Half of Americans are working-class or poor, yet all I heard about in the State of the Union address was the middle class, and now I’m annoyed. I wrote down all of President Obama’s references to class issues. Here are my quick (possibly overly sarcastic) responses to those references.
** WE’VE CREATED 8 MILLION NEW JOBS” / “THE UNEMPLOYMENT RATE IS THE LOWEST IN 5 YEARS”
The fact that we’ve added 8 million jobs is good, but the majority of those jobs are low wage jobs that don’t provide people a “middle-class” lifestyle. Also, unemployment jumps from 6.7% to more than 13% when you include people who have stopped looking for work and are only employed part-time.
** THE BUDGET DEAL PROTECTS THE MIDDLE CLASS
Obama states that this budget deal protects the middle class from harmful cuts. Okay. But what about poor and low-income folks?!!? That’s half the country. Are they not people?
This is the same budget that cut long term unemployment insurance for 1.3 million people. Also, separate from the budget, but speaking of cuts, congress just cut $800 million/year from food stamps–one of the most effective anti-poverty programs.
** “LADDERS OF OPPORTUNITY INTO THE MIDDLE CLASS”
It’s great President Obama acknowledged the inequality, low wages, and lack of mobility that exist in our country. That is exciting. Also, his executive order to set a minimum wage of $10.10/hour for federal contract workers is a big deal. $10.10/hour, however, is not enough. No matter how hard someone works, $10.10/hour won’t lift them and their family out of poverty or low-income status. Let’s start talking about $15/hour.
** WORKING WITH LOCAL GOVERNMENTS TO END HOMELESSNESS
This sounds good, but it worries me. Does this mean helping homeless folks find jobs, housing, and food, or does it mean further dehumanizing homeless people by criminalizing them and putting them in prison?
** LOWERING TAX RATES FOR BUSINESSES THAT CREATE JOBS AT HOME
Does this mean more tax cuts for corporations to whom we already give so much of our tax dollars? Those corporations actively work to create inequality and class injustice.
** WE NEED TO RESTORE UNEMPLOYMENT INSURANCE
Yes. I agree.
** ACCESS TO A QUALITY EDUCATION
Obama’s words on education and income are a mixed bag. While I agree with him that education, especially early childhood education, is the best anti-poverty program, I thought he really marginalized poor folks when he talked about access to a college education. Obama stated that he wants to make sure “no middle class kid is priced out of an education,” but never talked about low-income kids’ access to a college education.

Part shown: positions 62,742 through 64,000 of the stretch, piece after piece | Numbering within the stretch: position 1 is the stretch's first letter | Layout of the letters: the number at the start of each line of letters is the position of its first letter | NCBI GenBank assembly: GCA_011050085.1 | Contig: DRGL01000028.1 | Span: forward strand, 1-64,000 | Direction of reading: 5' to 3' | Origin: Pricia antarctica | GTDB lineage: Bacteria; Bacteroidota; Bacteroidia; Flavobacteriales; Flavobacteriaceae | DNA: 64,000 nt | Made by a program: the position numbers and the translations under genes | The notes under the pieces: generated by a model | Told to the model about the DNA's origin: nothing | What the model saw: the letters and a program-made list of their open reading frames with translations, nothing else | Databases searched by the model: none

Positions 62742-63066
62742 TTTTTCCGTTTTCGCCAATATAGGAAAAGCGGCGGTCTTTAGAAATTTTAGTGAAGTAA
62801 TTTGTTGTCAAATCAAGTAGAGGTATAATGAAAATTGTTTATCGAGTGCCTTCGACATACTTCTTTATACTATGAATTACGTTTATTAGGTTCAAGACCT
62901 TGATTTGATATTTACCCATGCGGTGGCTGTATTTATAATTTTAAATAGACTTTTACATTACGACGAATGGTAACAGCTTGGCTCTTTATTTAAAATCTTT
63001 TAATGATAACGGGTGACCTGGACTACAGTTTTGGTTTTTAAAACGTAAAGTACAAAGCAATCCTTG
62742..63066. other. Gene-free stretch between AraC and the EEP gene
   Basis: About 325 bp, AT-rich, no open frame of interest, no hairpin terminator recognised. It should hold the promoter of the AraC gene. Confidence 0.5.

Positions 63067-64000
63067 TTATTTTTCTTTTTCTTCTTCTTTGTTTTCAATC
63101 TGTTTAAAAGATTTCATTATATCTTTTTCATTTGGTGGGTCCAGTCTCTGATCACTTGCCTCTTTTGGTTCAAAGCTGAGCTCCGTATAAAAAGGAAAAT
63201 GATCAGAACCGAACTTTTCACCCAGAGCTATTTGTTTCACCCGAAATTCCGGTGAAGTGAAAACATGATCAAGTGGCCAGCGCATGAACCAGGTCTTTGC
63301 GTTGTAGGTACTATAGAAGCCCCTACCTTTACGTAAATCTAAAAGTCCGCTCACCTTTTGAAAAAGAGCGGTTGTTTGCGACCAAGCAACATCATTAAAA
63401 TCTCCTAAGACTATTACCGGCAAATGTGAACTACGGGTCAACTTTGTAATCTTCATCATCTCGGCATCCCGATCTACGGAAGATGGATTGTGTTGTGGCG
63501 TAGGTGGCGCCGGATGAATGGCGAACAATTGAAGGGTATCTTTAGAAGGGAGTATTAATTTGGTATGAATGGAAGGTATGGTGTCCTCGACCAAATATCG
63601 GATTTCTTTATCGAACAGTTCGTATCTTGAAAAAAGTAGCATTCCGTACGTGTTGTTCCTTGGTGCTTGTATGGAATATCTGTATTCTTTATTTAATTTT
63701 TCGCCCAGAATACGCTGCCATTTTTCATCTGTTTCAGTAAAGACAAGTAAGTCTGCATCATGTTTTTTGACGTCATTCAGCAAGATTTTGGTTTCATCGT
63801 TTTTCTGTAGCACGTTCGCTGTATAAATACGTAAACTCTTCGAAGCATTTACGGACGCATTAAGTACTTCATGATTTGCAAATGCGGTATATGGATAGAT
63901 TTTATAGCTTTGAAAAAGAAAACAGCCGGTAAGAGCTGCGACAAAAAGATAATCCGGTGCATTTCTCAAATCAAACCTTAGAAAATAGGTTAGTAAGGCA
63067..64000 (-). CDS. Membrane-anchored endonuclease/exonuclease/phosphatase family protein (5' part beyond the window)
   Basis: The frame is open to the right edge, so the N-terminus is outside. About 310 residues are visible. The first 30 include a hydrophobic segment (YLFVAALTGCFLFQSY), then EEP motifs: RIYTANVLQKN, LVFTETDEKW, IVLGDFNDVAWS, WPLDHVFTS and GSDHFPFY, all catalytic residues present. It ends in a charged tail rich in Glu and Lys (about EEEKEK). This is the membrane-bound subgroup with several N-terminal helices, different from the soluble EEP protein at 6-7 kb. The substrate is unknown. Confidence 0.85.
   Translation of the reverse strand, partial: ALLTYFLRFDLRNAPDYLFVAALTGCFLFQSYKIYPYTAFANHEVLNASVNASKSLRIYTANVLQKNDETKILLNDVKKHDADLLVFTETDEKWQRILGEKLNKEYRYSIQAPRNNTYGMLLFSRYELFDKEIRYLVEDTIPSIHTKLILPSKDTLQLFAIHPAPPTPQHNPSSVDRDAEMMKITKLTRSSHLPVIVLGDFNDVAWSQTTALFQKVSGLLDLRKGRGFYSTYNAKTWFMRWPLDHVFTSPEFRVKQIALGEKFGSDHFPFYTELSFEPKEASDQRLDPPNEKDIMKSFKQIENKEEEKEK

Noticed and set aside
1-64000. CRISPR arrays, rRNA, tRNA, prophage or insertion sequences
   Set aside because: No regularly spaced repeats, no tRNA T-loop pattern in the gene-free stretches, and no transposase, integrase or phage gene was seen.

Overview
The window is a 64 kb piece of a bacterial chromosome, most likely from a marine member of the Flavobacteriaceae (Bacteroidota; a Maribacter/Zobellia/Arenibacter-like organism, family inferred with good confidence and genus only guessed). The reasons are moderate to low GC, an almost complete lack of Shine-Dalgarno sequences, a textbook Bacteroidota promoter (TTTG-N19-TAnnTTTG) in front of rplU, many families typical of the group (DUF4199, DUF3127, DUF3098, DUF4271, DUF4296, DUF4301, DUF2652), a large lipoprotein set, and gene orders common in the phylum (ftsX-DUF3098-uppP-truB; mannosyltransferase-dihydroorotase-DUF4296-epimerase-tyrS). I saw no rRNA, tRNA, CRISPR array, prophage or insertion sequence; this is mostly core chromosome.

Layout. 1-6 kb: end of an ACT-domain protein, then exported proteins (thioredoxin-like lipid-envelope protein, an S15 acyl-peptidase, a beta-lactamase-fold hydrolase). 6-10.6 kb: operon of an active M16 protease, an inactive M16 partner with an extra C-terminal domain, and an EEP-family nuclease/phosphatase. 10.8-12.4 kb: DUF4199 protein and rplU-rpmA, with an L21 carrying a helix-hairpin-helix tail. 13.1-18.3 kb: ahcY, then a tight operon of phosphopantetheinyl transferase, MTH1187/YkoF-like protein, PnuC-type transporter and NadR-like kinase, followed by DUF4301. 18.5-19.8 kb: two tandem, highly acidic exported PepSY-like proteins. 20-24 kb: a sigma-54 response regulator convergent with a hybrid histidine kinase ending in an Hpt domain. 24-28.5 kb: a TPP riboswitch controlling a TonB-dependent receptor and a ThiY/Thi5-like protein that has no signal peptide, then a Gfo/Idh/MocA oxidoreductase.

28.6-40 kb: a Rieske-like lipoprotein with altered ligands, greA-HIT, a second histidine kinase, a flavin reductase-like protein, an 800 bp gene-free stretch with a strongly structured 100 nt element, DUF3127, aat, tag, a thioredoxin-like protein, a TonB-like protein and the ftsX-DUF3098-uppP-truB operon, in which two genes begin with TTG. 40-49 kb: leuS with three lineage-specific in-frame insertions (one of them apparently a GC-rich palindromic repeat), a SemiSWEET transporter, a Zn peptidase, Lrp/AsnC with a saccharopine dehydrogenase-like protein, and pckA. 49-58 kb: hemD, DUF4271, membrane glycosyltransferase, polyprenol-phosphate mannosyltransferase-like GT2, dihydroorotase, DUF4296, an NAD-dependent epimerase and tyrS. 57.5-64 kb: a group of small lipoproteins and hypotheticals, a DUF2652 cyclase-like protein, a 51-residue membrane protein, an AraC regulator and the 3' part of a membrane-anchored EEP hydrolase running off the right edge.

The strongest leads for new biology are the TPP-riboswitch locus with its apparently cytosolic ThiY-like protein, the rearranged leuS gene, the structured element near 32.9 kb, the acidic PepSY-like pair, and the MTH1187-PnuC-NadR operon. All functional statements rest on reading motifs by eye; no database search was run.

** HELPING “YOUNG MEN OF COLOR TO STAY ON THE RIGHT TRACK AND REACH THEIR FULL POTENTIAL”
So Trayvon Martin lost his life because he was on the wrong track? Thousands of men of color are stopped and frisked because they are on the wrong track? Half of black men are arrested before they turn 25 because half of black men are on the wrong track?
I am utterly confused by this statement about young men of color staying on the right track. This is a CRAZY statement. Poverty among men of color has a lot more to do with our racist justice system, capitalism’s inherent racism, and white supremacy than to do with “stay[ing] on the right track.”
** CLOSING THE GENDER INCOME GAP
YES. The intersection between gender and class is a huge one. Women are underpaid as a result of patriarchy and it’s messed up. I’m glad the President brought this up, but where is the policy or proposed legislation to back it up? I don’t watch Mad Men.
** AFFORDABLE CARE ACT REDUCES POVERTY AND GIVES FOLKS ACCESS TO HEALTHCARE
While many of us would have loved a single payer system or a public option, I still believe that ACA does a lot to combat poverty and to make healthcare more accessible. Since October, more than 6 million people have enrolled in medicaid and more than 2 million have signed up for health insurance through the exchanges set up by the ACA. Now we just need every state to opt into the medicaid expansion.
** WORKING TO END EXTREME POVERTY IN AFRICA
I hear Obama here and I get that he has to say this. America is not in a bubble.
But I do think it’s a slap in the face to talk about ending poverty in Africa and barely discuss doing so here in America.